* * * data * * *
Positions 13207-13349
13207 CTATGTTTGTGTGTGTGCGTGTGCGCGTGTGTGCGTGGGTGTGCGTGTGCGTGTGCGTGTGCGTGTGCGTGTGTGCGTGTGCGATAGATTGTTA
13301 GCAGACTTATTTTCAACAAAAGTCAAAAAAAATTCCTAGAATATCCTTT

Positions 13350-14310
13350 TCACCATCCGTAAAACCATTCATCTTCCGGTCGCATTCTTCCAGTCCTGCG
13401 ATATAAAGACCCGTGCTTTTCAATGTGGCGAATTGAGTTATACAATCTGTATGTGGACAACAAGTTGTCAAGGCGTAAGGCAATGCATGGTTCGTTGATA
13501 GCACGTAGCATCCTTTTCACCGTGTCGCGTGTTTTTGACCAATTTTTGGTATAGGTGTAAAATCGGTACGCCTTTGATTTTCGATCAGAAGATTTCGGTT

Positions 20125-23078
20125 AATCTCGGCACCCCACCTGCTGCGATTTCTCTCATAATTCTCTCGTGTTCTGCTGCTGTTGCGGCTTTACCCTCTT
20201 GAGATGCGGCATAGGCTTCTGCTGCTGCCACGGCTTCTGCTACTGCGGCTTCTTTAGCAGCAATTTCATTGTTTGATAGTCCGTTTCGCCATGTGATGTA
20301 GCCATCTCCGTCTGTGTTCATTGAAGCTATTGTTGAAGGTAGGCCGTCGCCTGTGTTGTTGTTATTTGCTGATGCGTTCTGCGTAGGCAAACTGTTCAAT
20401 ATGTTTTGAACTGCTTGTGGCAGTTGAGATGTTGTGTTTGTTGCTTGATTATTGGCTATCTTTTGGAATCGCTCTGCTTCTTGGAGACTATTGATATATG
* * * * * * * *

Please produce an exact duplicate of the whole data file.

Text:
Positions 13207-13349
13207 CTATGTTTGTGTGTGTGCGTGTGCGCGTGTGTGCGTGGGTGTGCGTGTGCGTGTGCGTGTGCGTGTGCGTGTGTGCGTGTGCGATAGATTGTTA
13301 GCAGACTTATTTTCAACAAAAGTCAAAAAAAATTCCTAGAATATCCTTT

Positions 13350-14310
13350 TCACCATCCGTAAAACCATTCATCTTCCGGTCGCATTCTTCCAGTCCTGCG
13401 ATATAAAGACCCGTGCTTTTCAATGTGGCGAATTGAGTTATACAATCTGTATGTGGACAACAAGTTGTCAAGGCGTAAGGCAATGCATGGTTCGTTGATA
13501 GCACGTAGCATCCTTTTCACCGTGTCGCGTGTTTTTGACCAATTTTTGGTATAGGTGTAAAATCGGTACGCCTTTGATTTTCGATCAGAAGATTTCGGTT

Positions 20125-23078
20125 AATCTCGGCACCCCACCTGCTGCGATTTCTCTCATAATTCTCTCGTGTTCTGCTGCTGTTGCGGCTTTACCCTCTT
20201 GAGATGCGGCATAGGCTTCTGCTGCTGCCACGGCTTCTGCTACTGCGGCTTCTTTAGCAGCAATTTCATTGTTTGATAGTCCGTTTCGCCATGTGATGTA
20301 GCCATCTCCGTCTGTGTTCATTGAAGCTATTGTTGAAGGTAGGCCGTCGCCTGTGTTGTTGTTATTTGCTGATGCGTTCTGCGTAGGCAAACTGTTCAAT
20401 ATGTTTTGAACTGCTTGTGGCAGTTGAGATGTTGTGTTTGTTGCTTGATTATTGGCTATCTTTTGGAATCGCTCTGCTTCTTGGAGACTATTGATATATG